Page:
In Christ’s parable of Dives and Lazarus, we are told that between paradise and hell “there is a great gulf fixed: so that they which would pass from hence to you cannot; neither can they pass to us, that would come from thence.” An analogous gulf seems to separate Christians of our day from the great saints and devotional writers in the Church’s past. Approaches to life such as those advocated or described in the following quotations could hardly be more foreign to the actual life pattern of the average American Christian—be he layman or pastor:
Flee the company of worldly-living people as much as thou mayest: for the treating of worldly matters abateth greatly the fervour of spirit: though it be done with a good intent, we be anon deceived with vanity of the world, and in manner are made as thrall unto it, if we take not good heed.… Therefore it is necessary that we watch and pray, that the time pass not away from us in idleness. If it be lawful and expedient to speak, speak then of God and of such things as are to the edifying of thy soul or of thy neighbour’s (Thomas à Kempis, The Imitation of Christ, trans., Richard Whitford, p. 17).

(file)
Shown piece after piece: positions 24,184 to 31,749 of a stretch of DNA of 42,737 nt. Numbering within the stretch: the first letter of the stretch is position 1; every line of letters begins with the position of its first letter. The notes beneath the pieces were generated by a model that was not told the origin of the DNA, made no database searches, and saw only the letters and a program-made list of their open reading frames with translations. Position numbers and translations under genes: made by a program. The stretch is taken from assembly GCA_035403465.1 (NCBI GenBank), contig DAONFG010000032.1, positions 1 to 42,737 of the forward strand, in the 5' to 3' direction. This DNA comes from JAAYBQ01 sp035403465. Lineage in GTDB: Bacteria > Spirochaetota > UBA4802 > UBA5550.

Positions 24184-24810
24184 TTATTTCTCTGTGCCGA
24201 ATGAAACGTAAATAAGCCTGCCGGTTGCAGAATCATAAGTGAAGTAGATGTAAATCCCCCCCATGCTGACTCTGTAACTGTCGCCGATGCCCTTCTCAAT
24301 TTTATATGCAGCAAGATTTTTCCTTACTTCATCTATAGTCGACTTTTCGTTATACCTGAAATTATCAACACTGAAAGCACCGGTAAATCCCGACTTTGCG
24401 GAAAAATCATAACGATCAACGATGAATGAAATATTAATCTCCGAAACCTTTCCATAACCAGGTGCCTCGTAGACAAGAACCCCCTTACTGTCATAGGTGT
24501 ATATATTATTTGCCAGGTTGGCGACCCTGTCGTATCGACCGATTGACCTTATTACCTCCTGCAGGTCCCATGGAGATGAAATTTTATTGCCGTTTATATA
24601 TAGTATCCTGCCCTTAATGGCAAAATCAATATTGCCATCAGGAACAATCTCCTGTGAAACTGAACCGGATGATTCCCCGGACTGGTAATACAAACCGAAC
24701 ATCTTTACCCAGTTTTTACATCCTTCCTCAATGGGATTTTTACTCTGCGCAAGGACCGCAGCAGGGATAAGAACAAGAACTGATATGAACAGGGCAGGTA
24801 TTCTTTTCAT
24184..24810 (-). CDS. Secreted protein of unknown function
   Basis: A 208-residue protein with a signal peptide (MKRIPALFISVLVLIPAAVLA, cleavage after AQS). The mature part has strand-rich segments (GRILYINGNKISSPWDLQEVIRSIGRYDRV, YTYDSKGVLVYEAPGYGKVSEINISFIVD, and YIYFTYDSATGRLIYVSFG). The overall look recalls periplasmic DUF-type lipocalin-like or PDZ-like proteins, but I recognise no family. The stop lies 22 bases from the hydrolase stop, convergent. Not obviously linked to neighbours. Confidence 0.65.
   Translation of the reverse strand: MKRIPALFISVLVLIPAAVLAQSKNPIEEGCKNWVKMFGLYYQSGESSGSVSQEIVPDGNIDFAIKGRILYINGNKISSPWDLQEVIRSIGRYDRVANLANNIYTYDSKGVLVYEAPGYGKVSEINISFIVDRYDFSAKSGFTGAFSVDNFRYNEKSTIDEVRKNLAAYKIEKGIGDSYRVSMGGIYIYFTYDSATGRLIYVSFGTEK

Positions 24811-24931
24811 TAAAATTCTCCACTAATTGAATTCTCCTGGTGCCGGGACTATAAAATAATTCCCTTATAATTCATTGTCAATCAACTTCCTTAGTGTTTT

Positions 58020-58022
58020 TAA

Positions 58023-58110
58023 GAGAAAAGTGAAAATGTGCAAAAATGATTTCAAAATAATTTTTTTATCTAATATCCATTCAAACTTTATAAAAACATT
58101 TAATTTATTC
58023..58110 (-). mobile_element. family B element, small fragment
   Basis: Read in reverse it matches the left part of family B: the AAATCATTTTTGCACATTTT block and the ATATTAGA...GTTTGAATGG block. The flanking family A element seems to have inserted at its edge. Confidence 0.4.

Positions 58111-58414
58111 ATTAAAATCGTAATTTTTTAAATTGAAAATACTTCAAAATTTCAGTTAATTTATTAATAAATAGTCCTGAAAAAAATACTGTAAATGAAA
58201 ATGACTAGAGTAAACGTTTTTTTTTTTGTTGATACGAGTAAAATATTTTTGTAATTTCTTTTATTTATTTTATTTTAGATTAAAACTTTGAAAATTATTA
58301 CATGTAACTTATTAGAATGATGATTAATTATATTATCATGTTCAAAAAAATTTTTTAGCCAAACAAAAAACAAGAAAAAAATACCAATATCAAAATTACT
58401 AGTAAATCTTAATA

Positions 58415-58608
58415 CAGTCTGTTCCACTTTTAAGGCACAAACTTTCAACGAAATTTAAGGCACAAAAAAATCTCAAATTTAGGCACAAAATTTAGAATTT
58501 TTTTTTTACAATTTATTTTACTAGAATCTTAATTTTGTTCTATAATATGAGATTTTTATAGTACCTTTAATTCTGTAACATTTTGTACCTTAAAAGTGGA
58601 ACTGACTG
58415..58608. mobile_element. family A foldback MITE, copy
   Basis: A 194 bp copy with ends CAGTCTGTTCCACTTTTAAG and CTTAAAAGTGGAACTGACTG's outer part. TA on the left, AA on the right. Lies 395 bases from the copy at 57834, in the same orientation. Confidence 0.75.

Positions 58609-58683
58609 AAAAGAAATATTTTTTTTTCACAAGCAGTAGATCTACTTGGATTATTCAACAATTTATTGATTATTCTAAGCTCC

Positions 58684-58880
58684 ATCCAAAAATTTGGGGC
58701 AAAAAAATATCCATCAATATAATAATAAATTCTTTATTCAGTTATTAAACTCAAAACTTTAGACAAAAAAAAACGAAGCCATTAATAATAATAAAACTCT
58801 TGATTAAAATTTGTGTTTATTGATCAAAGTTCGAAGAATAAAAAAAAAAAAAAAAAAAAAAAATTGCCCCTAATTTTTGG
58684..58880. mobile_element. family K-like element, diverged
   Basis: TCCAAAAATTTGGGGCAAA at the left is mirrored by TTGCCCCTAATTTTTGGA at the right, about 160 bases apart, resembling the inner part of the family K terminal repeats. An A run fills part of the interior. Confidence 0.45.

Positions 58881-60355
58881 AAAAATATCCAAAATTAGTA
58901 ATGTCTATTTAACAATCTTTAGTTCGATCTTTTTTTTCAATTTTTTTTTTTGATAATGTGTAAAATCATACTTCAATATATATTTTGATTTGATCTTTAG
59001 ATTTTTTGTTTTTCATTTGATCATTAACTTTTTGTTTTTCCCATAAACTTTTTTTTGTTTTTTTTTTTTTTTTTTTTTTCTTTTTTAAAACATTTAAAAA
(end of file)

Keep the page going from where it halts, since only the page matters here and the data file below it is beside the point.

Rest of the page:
I looked then, and saw a man named Evangelist coming to him, who asked, “Wherefore dost thou cry?”
He answered, “Sir, I perceive by the book in my hand, that I am condemned to die, and after that to come to judgment; and I find that I am not willing to do the first, nor able to do the second.”
Then said Evangelist, “Why not willing to die, since this life is attended with so many evils?” The man answered, “Because I fear that this burden that is upon my back will sink me lower than the grave, and I shall fall into Tophet. And, sir, if I be not fit to go to prison, I am not fit to go to judgment, ...1
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